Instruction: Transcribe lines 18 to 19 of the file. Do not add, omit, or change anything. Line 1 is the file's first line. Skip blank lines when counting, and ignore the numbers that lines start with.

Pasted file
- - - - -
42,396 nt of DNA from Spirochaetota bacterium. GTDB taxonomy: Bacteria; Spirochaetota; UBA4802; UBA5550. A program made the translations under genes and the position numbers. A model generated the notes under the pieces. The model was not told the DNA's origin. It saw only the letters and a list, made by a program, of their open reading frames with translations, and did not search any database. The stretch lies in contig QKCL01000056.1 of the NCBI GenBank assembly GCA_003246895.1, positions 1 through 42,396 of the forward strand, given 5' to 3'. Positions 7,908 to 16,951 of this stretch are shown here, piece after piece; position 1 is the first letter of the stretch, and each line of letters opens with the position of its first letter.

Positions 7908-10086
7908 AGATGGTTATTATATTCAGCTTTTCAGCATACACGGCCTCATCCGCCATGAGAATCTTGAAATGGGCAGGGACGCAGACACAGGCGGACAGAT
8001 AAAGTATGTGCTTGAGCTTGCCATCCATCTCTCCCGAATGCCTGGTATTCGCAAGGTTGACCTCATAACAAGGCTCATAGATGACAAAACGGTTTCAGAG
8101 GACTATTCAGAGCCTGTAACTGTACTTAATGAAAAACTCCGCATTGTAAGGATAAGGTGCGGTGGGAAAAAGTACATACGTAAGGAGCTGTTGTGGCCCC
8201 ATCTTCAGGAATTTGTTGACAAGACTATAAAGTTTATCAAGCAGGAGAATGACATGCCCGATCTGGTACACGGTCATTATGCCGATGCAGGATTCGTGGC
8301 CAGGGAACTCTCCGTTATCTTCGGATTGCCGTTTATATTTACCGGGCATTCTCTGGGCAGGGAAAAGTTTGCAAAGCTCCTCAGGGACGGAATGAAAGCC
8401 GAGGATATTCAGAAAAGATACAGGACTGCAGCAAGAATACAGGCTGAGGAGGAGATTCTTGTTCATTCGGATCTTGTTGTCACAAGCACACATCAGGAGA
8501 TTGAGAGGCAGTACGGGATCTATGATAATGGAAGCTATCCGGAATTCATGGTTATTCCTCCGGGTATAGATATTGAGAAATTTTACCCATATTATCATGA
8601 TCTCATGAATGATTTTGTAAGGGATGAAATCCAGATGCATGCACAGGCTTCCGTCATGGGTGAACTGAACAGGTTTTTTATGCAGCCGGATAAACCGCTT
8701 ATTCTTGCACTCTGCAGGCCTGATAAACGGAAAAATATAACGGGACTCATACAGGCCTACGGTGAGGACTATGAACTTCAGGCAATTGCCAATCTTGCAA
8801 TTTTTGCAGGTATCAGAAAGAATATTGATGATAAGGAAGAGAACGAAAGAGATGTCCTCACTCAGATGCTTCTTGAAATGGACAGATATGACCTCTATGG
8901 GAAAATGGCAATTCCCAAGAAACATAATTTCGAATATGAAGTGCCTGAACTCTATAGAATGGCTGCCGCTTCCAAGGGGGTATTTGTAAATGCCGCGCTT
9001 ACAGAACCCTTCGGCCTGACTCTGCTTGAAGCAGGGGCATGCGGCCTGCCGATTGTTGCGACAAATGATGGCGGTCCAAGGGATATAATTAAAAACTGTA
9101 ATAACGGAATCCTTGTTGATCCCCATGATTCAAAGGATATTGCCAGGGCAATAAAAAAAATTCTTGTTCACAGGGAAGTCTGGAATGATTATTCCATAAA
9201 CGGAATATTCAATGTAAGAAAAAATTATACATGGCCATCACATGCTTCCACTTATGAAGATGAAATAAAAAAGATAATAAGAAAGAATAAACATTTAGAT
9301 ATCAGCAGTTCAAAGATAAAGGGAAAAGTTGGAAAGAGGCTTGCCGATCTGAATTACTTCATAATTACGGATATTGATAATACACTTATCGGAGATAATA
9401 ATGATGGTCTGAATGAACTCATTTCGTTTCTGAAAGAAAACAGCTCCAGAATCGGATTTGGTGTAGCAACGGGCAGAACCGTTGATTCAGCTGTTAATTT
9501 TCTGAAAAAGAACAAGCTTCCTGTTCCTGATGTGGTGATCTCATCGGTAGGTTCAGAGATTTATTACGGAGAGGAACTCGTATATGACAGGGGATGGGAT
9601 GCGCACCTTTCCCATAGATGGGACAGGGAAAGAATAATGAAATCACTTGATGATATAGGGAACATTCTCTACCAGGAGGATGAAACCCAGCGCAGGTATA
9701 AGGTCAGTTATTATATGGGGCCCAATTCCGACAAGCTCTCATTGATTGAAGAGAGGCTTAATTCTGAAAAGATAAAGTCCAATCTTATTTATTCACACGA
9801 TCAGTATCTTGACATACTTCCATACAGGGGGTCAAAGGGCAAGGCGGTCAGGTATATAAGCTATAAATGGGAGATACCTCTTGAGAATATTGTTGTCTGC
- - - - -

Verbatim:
9401 ATGATGGTCTGAATGAACTCATTTCGTTTCTGAAAGAAAACAGCTCCAGAATCGGATTTGGTGTAGCAACGGGCAGAACCGTTGATTCAGCTGTTAATTT
9501 TCTGAAAAAGAACAAGCTTCCTGTTCCTGATGTGGTGATCTCATCGGTAGGTTCAGAGATTTATTACGGAGAGGAACTCGTATATGACAGGGGATGGGAT